From Ron Paul to the NCAA, here are the top 10 stories to read (and watch) on your lunch break.
(1) Mitt Romney may be in deep trouble. RealClearPolitics has projected the remaining primaries and caucuses in the GOP race and argues that Romney may not have the 1,444 delegates he needs to win the GOP nomination by June. A contested convention is becoming more likely.
(2) Is Mitt Romney becoming the George H.W. Bush of 2012? The New York Times' Michael Shear writes that Romney's wealth and business connections have given him access to party veterans, but he has failed to inspire confidence or passion among conservatives, just like Bush failed to excite conservatives in the 1990s. The “the elder George Bush, is serving as a kind of political object lesson for a kindred spirit, Mitt Romney. … As Mr. Bush tried to do, Mr. Romney is working to bridge two worlds inside the Republican Party: an establishment wing with which he feels comfortable and a rabble-rousing wing that has a big influence over policy and ideology."
(3) Is Andrew Breitbart's Obama video a total dud? Before his death, Andrew Breitbart promised an explosive video that would expose Barack Obama as a radical communist. The video shows a younger Barack Obama, president of Harvard Law Review, introducing professor Derrick Bell, who took an unpaid leave of absence in protest of a lack of female black professors at the school. Here, BuzzFeed's Ben Smith and BigJournalism's Dana Loesch debate on CNN:
(4) Workplace enthusiasm for the NCAA tournament is waning. 56% of respondents to an MSN online survey say they will devote at least one hour of the work day (11% say they'll devote at least five hours) to watching games or following scores during the first two days of March Madness next week. But, last year the numbers were higher (60% and 18% respectively). Twice as many people as last year say they'll bet only $10 or less if they join a tournament pool.
(5) Did the U.S. offer Israel weapons to stall an attack on Iran? The Israeli newspaper Maariv reported this week that the Obama administration offered Israel upgraded military weaponry in exchange for delaying an attack on Iran until next year, after the November elections. The deal was presented to Israel during President Obama’s talks with Israeli Prime Minister Benjamin Netanyahu earlier this week. The U.S. offer reportedly included advanced bunker-busting bombs and long-range refueling planes. The White House fired back that this report is false, saying there was neither agreement nor discussion of such an offer.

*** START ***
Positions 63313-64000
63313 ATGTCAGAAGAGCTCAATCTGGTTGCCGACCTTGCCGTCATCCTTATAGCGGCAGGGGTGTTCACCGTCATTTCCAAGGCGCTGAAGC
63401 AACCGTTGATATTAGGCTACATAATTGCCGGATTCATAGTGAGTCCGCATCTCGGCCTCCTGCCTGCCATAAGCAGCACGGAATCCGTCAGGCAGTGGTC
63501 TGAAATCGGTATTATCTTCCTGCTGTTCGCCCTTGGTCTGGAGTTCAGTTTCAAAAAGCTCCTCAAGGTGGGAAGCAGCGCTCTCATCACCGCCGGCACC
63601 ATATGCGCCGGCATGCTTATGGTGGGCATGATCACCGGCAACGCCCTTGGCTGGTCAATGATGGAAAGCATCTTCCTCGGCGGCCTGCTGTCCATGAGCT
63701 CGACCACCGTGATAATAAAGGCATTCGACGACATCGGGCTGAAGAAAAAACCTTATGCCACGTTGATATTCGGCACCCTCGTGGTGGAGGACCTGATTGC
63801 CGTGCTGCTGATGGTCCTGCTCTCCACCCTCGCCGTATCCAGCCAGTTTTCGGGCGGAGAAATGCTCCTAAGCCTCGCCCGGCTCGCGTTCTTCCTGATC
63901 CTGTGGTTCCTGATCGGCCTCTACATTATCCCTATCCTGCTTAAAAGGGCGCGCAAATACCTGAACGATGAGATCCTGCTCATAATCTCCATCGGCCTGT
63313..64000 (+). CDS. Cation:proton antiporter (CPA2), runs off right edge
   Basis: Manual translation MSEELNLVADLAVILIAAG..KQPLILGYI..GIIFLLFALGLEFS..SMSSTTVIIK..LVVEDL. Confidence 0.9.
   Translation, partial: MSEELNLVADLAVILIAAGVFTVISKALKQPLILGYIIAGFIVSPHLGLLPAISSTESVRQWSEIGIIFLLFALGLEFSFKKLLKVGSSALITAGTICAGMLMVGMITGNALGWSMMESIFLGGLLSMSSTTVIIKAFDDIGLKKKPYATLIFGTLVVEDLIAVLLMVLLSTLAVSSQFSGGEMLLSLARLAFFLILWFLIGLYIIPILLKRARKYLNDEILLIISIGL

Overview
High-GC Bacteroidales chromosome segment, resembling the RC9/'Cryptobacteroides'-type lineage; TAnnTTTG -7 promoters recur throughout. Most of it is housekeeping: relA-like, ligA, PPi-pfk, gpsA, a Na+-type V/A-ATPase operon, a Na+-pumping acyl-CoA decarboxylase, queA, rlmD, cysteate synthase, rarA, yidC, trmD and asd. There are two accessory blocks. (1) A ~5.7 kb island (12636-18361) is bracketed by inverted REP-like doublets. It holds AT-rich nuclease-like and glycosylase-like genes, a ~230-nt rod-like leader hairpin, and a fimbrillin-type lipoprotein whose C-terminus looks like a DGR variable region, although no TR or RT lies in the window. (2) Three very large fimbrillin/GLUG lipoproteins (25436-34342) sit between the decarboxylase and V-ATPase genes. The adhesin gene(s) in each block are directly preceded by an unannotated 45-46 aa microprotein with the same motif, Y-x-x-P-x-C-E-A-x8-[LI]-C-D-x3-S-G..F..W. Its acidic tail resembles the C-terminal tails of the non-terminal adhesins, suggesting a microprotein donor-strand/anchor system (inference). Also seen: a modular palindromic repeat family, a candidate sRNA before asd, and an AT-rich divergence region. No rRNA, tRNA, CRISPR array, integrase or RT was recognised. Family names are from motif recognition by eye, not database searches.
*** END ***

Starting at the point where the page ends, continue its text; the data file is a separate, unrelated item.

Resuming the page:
(6) Social network and privacy expert Lori Andrews says social networks are blurring the lines between our public and private selves and leaving us vulnerable to invasions of our privacy. As we use social networks, we unknowingly open ourselves up to surveillance from employers, schools, lawyers, the police, and even advertisers. She proposes a “Social Network Constitution” to govern our online lives. Listen to her discuss on a podcast here.
(7) Several key Arab-American leaders have endorsed Republican candidate Ron Paul for President:
(8) Rush Limbaugh won't like this: What happens to college sex when you stop subsidizing birth control? A research paper by the Population Studies Center at the University of Michigan Institute for Social Research analyzed what happened in 2007 when a federal law inadvertently eliminated the college discount on birth control pills, causing their price on campus to rise from $5-$10 per month to $30-$50 per month. Faced with a contraceptive price hike in 2007, they cut back on sex. And yet, the rate of accidental pregnancy among college women didn’t decline. More here.
(9) 104 women made Forbes' annual list of the world's billionaires. Among the most discusssed is Spanx founder Sara Blakely. At 41, she's the youngest woman to make the list. She nets an estimated 20 percent on revenue of approximately $250 million. Four Wall Street banks have valued the company, which began with Blakely's $5,000 investment, at an average of $1 billion.
(10) Political cartoon of the day (via Christian Science Monitor)
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